Cape Cod residents, afraid of potentially deadly microwave radiation, said yesterday they plan to return to federal court to stop the Air Force from turning on a massive new radar unit designed to protect the eastern half of the country.
The controversial $55 million PAVE paws (p/hased Array Warning System) radar facility at Otis Air Force Base is to begin scanning the sky for sea-launched ballistic missiles in April -- about the same time an environmental impact study on the safety of the unit is scheduled to be released.
A suit filed last year by the Cape Cod Enivronmental Coalition questioning the biological effects of long-term exposure to low-level microwave radiation has been in legal limbo awaiting the outcome of that report.
However, after reviewing a draft of the study issued in December, Anne M. Vohl, the coalition's attorney said, Monday, "If the environmental impact statement is not drastically changed, we will seak an injunction."
The study by the California-based Stanford Research Institute, which received $30.3 million from the Defense Department in fiscal 1978, states, "There is no reliable evidence from which to conclude any ill effects from exposure to PAVE PAWS radiation."
Added Lt. Col. David Kanter, "The benefits of PAVE PAWS appear to be more important than the very insignificant environmental impacts."
However, residents and scientists, testifying at the final public hearing on the study Monday night, contended the 188-page document is significant in its failure to prove the facility is safe.
Paul Brodeur, author of "The Zapping of America," a doomsday chronicle of the effects of microwave radiation, called the initial report "a dishonest, evasive piece of pseudo-scientific trash."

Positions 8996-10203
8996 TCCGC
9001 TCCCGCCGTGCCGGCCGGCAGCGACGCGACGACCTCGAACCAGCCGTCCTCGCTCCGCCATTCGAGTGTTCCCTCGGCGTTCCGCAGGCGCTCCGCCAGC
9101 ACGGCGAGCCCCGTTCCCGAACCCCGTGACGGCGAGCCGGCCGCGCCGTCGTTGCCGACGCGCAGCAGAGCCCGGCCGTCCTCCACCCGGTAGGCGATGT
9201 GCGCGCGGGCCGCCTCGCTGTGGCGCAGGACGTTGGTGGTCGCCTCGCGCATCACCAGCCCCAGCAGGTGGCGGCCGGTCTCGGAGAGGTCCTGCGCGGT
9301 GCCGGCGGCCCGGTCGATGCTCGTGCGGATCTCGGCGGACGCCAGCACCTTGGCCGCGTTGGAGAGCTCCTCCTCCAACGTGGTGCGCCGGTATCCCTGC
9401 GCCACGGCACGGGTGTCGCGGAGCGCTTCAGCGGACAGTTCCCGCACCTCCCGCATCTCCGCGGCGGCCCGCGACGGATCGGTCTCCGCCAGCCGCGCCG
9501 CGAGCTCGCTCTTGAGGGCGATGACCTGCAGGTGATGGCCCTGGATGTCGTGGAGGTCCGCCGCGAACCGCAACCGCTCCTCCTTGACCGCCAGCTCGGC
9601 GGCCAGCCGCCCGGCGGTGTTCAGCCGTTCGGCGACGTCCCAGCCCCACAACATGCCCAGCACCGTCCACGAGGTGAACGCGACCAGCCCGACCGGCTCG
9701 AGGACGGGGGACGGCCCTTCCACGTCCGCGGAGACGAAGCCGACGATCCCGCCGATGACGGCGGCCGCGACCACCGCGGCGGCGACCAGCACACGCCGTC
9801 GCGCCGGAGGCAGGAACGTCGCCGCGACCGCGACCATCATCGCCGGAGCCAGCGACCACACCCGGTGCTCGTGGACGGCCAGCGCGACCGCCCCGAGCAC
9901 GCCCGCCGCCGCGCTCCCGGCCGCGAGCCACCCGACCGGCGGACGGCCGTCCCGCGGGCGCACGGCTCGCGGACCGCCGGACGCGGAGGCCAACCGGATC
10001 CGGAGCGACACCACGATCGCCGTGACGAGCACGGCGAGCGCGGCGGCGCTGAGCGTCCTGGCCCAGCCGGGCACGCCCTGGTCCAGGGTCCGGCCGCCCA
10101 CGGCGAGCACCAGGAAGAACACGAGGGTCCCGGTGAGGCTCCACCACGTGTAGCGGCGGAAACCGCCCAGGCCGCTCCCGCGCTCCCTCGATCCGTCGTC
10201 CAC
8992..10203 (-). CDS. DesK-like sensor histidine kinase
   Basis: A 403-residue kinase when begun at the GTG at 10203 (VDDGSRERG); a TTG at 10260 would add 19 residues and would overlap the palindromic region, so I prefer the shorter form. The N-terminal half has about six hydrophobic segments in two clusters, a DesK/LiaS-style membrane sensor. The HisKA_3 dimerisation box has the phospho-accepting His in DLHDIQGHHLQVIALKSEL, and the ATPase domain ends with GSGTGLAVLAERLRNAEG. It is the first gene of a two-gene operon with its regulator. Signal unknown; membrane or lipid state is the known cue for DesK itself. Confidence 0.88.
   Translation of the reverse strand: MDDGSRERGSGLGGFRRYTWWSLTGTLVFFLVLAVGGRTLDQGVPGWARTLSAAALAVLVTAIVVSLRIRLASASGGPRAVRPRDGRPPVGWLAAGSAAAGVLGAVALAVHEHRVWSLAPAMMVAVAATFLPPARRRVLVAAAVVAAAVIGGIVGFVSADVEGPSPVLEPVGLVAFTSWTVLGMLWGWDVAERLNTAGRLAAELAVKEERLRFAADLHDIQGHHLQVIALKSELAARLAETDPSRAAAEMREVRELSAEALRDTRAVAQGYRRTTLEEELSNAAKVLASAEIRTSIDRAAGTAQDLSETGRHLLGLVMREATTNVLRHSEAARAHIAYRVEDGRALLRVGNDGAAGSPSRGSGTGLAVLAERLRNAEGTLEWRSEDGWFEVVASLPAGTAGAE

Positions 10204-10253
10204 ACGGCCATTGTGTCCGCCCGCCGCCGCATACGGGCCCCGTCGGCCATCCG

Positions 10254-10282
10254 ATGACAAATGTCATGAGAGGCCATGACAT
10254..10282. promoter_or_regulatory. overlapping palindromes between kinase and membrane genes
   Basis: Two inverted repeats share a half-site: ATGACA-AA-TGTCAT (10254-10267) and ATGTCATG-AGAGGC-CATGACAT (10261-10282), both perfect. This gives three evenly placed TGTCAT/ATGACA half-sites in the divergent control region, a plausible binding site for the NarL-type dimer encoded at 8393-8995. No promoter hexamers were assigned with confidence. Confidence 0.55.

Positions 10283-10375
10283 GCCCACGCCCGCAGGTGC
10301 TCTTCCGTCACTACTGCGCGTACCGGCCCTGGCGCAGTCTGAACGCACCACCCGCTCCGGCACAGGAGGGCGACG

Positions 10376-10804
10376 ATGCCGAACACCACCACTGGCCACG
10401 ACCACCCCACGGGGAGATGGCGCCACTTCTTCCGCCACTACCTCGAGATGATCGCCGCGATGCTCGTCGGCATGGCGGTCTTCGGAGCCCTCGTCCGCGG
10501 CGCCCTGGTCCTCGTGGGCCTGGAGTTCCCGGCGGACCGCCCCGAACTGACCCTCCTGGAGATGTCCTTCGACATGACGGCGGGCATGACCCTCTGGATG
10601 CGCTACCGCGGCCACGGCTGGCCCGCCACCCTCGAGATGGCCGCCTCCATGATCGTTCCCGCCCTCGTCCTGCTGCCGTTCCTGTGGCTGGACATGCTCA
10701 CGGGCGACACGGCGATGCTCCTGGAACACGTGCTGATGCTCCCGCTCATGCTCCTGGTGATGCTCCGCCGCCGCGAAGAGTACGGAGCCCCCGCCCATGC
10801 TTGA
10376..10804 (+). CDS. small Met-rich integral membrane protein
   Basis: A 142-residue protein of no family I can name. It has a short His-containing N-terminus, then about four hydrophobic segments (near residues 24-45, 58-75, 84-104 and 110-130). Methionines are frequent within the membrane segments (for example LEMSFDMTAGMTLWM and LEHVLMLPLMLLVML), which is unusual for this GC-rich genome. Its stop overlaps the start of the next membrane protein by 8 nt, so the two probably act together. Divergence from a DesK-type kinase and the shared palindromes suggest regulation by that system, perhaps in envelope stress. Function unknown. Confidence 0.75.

Dr. Robert Windsor, an MIT-trained engineering physicist also assailed the report as "far from unbiased... unscientific... it has serious limitations. How many Cape Cod residents must be injured to obtain an Air Force objective?"
"We happen to be a guinea pig population," said Margaret Ellsworth, a local artist.
The environomentalists face a lonely legal road in their battle against the Air Force because microwave radiation is currently not regulated by any Federal agency, although some departments have set voluntary standards.
The Air Force conducted the environmental impact study measuring radiation levels on the resort peninsula only after presure from angry residents and political leaders.
"On this issue, the resolution will have to be political rather than legal," said Vohi. "The legal process opens the forum but doesn't resolve the issues."
Since the Air Force is not required to seek a permit from any federal agency for permission to build the radar station, it is not bound to prove that the long-term effects of microwave radiation are harmless, according to Joseph McCabe of the Environmental I rotection Agency's Office of Federal Activities.
The environmentalists, however, must prove to the federal court that the radar emissions are dangerous before they can block its operation.
"Can you guarantee us that the PAVE PAWS radar facility is safe to human beings?" asked one worried resident.
"I am not God; I do not know the future," replied Col. George Mohr, a Harvard-trained Air Force flight surgeon. "The radiation levels do not indicate this is a hazard to your health."
Brodeur, an environmental writer for the New Yorker magazine, has spent several years convincing his neighbors here that the low-level radiation from PAVE PAWS and an older facility at the tip of the Cape that has been irradiating residents for 20 years can cause blindness, birth defects, cancer or enen death.
Cape Cod residents point out there is still no conclusive study showing that microwave radiation -- which falls at the opposite end of the electromagnetic spectrum as nuclear radiation -- is safe.
"If microwave radiation were a food or drug," said Brodeur, "it would have been banned by now."
The Air Force notes that the new radar facility will generate a $4.7 million annually to the local economy and will provide about 200 jobs.
And early "environmental assessment" conducted by the Air Force and approved by the EPA showed "no adverse health effects." The new study is scheduled to be reviewed by the EPA and 14 other departments and agencies.